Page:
Violating the Waziristan Accord yet again, by taxing North Waziristan residents and training al Qaeda and Taliban
Soldiers from the 10th Mountain Division patrol Nuristan Province, Afghanistan. Photo by Spc. Eric Jungels, U.S. Army. Click image to view.
The Taliban yet again flaunt the terms of the Waziristan Accord, which is supposed to be an agreement between the Pakistani government and local tribal leaders to curb the power of the Taliban. In the latest violation of the agreement, the Taliban has imposed a “tax” in the North Waziristan town of Miramshah. Dawn reports flyers announcing the tax were distributed as well as pasted on the walls in Miramshah and the surrounding areas.
According to Dawn, the Taliban will enforce sharia. “For robberies and thefts, the Shura prescribed fine amounting to Rs500,000 ($8,250) and two-month prison term for the offenders. According to the ‘tax schedule’ issued by the Taliban, every 10-wheeler truck entering the agency would have to pay Rs1,500 ($25) for allowing them six-month road access, while six-wheeler trucks would pay Rs1,000 ($17) twice a year. Petrol pump owners, the pamphlet said, would have to pay Rs5,000 ($83) to the Shura after every six months. The ‘tax’ was titled ‘donation’ in the pamphlet appearing in the agency headquarters and would be at the sole disposal of the Taliban Shura. There was no mention how and where the money would be used.”
This is but the latest violation of the Waziristan Accord. The Taliban have set up a parallel government, established multiple offices in Miramshah, executed numerous “spies” and anti-Taliban tribal leaders and attacked government outposts throughout the region.
Concerning the “how and where the tax money would be used,” the answer is to incite jihad in Afghanistan and overthrow the Pakistani government. The Taliban continues to violate the Waziristan Accord by training terrorists to strike at their enemies. Three “Taliban fighters” – two Pakistanis and an Afghan – were captured last Tuesday, and were found with 24 dead Taliban, “mostly Afghans but also included Pakistanis, Chechens, Turks, one Arab and one Yemenite.” The mixed nationalities makes this unit a Taliban & al Qaeda force. Both of the captured Pakistanis are from North Waziristan, where Taliban leaders incite the locals to fight.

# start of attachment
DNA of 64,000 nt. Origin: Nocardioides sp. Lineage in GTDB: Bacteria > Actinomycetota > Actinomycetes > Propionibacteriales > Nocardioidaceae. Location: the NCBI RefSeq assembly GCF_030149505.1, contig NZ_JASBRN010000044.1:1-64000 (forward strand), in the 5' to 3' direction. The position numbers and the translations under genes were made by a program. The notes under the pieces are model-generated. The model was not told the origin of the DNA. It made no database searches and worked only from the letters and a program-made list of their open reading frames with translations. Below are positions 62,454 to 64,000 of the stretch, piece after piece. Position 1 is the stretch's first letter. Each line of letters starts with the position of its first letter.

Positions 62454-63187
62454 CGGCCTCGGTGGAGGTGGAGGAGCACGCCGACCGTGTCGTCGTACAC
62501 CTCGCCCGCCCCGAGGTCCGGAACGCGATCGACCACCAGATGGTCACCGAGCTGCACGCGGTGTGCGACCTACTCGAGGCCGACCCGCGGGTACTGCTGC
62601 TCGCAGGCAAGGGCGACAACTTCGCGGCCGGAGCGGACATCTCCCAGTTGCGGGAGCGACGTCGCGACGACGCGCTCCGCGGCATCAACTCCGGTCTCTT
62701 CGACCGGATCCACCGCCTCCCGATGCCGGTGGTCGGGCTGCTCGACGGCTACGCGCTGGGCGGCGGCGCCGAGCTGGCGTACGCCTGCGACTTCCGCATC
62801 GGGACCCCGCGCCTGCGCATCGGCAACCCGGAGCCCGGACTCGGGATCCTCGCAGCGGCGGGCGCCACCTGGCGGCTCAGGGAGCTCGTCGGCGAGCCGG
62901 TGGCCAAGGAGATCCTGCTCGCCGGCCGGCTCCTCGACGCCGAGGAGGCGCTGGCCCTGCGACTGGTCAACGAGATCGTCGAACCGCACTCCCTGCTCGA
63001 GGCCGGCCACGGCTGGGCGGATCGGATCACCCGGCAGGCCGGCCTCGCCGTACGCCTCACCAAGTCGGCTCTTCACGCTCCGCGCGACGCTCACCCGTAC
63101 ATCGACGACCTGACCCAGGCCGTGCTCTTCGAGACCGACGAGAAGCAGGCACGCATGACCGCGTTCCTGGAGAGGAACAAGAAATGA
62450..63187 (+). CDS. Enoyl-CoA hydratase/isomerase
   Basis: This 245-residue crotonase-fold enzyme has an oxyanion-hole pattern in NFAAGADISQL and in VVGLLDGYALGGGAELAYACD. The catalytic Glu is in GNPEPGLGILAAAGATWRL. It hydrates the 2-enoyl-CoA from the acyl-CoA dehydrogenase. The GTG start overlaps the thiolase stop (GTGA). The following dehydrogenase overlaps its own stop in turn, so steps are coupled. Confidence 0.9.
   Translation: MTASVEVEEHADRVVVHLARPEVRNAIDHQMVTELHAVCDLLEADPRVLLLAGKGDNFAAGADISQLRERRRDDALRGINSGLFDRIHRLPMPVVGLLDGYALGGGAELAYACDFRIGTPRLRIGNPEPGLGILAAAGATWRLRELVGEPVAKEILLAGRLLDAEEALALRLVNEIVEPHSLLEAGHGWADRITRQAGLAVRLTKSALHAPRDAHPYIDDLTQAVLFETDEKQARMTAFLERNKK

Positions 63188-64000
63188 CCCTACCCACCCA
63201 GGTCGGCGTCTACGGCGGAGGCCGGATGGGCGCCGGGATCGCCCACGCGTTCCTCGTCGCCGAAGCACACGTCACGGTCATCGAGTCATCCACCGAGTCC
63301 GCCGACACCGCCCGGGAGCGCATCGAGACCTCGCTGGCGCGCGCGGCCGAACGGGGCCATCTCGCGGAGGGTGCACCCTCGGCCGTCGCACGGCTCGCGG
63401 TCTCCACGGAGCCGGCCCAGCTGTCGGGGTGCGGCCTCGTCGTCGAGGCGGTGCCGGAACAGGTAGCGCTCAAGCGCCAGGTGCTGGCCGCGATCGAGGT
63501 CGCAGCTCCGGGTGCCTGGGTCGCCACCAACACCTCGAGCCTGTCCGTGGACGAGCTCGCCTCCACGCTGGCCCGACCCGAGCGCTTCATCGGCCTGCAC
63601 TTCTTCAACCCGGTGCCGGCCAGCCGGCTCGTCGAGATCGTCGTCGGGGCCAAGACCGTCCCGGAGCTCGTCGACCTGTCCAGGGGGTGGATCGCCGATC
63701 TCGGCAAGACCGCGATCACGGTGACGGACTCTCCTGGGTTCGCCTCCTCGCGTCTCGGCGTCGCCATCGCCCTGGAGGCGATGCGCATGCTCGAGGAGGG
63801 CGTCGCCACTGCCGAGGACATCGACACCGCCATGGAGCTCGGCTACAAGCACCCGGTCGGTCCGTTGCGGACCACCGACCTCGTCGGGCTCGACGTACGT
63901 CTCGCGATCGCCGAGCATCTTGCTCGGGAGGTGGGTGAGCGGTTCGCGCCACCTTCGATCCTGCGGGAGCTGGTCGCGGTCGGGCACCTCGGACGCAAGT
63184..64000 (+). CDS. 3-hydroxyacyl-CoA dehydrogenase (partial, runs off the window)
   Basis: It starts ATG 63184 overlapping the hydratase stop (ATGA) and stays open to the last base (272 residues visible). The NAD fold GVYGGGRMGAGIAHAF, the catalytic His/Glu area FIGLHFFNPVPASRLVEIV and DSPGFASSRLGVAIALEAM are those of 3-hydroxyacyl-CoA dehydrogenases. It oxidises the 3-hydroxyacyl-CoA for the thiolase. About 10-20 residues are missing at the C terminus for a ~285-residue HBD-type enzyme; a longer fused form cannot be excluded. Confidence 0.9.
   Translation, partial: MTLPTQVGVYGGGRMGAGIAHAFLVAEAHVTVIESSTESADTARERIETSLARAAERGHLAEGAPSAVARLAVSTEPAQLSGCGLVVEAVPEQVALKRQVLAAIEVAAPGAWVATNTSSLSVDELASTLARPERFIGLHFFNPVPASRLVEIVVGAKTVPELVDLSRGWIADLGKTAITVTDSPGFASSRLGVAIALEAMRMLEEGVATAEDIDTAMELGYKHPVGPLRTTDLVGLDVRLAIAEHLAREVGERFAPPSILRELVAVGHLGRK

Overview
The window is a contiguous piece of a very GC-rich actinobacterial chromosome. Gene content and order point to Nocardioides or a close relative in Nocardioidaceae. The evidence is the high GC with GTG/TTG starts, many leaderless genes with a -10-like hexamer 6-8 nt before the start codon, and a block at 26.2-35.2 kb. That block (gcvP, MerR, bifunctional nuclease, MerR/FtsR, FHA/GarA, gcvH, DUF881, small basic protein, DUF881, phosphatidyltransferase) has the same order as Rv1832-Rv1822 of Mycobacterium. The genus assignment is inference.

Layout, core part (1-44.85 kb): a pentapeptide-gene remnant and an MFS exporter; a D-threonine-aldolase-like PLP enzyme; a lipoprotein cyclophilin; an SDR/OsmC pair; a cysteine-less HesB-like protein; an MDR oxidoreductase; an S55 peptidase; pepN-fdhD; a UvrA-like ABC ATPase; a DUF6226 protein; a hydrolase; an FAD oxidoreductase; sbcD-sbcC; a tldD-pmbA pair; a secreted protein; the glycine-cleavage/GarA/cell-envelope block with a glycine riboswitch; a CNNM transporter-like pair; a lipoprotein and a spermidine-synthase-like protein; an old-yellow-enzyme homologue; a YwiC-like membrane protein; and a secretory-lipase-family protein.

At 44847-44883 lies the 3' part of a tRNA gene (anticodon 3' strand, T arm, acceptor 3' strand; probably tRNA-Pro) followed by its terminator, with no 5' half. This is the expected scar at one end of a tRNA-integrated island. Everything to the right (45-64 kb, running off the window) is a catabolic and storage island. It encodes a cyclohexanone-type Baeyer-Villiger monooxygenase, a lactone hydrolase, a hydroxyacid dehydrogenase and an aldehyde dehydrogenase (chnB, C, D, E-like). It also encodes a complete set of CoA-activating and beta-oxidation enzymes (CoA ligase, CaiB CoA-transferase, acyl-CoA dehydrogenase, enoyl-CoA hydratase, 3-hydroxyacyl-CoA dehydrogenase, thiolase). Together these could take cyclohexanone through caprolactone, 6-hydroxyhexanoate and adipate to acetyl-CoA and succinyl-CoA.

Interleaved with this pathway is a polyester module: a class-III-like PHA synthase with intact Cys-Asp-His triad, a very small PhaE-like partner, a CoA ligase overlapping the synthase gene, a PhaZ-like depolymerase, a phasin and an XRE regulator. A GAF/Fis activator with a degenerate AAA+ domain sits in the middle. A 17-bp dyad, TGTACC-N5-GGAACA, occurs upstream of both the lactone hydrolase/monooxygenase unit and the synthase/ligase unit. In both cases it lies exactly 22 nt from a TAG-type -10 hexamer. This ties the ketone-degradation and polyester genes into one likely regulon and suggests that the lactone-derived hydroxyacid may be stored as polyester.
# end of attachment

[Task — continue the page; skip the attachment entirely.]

“Mullahs in Pakistan were preaching to us that we are obliged to fight jihad in Afghanistan because there are foreign troops – there is an Angriz (British) invasion,” Alahuddin, one of the captured men, told reporters. “A Pakistani Taliban commander, Saifullah, introduced us to a guide who escorted us to Barmal,” he said. “Then he left and we joined a group already here and came to the ambush site.”
The Taliban / al Qaeda force was only inside Afghanistan for two days before being routed by the joint Afghan and ISAF [International Security Assistance Force] unit. The recent clash is indicative of the current fight in Afghanistan.
Taliban forces stream into Afghanistan from Pakistan, are badly mauled by Afghan and NATO units. The Taliban take casualties on the order of from 20 to 1 or even as high as 100 to 1. Reconstruction efforts are placed on hold due to the uptick in fighting, and even the relatively small number of casualties causes the NATO nations to question their Afghan commitment.
Meanwhile, Pakistan continues to pump out Taliban and al Qaeda fighters and suicide bombers. The western tribal belts remain an arms bazaar for the Taliban. Pakistan continues to appease al Qaeda; 9 al Qaeda were released in Bajaur “on the personal guarantee of a tribe” that they would keep the peace. Bajaur is the next tribal agency the Pakistani government intends to cede to the Taliban.
Bill Roggio is a Senior Fellow at the Foundation for Defense of Democracies and the Editor of FDD’s Long War Journal.